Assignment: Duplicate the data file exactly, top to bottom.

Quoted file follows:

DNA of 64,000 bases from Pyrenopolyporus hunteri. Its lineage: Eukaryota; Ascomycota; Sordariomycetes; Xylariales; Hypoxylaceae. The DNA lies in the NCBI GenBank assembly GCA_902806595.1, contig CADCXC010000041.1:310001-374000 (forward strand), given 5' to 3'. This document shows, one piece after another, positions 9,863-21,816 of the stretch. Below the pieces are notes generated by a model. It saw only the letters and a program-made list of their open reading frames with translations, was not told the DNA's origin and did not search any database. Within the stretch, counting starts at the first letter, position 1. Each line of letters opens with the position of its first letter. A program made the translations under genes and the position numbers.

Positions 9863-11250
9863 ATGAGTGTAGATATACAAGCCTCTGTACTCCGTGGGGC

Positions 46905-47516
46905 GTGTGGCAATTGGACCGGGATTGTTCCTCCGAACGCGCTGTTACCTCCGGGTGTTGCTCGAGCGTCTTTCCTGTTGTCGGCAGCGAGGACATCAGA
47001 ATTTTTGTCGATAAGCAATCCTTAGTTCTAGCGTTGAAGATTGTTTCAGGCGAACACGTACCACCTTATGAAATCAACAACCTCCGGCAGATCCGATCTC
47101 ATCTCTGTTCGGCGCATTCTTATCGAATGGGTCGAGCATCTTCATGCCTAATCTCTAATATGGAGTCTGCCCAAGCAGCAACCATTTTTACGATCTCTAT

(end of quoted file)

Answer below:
DNA of 64,000 bases from Pyrenopolyporus hunteri. Its lineage: Eukaryota; Ascomycota; Sordariomycetes; Xylariales; Hypoxylaceae. The DNA lies in the NCBI GenBank assembly GCA_902806595.1, contig CADCXC010000041.1:310001-374000 (forward strand), given 5' to 3'. This document shows, one piece after another, positions 9,863-21,816 of the stretch. Below the pieces are notes generated by a model. It saw only the letters and a program-made list of their open reading frames with translations, was not told the DNA's origin and did not search any database. Within the stretch, counting starts at the first letter, position 1. Each line of letters opens with the position of its first letter. A program made the translations under genes and the position numbers.

Positions 9863-11250
9863 ATGAGTGTAGATATACAAGCCTCTGTACTCCGTGGGGC

Positions 46905-47516
46905 GTGTGGCAATTGGACCGGGATTGTTCCTCCGAACGCGCTGTTACCTCCGGGTGTTGCTCGAGCGTCTTTCCTGTTGTCGGCAGCGAGGACATCAGA
47001 ATTTTTGTCGATAAGCAATCCTTAGTTCTAGCGTTGAAGATTGTTTCAGGCGAACACGTACCACCTTATGAAATCAACAACCTCCGGCAGATCCGATCTC
47101 ATCTCTGTTCGGCGCATTCTTATCGAATGGGTCGAGCATCTTCATGCCTAATCTCTAATATGGAGTCTGCCCAAGCAGCAACCATTTTTACGATCTCTAT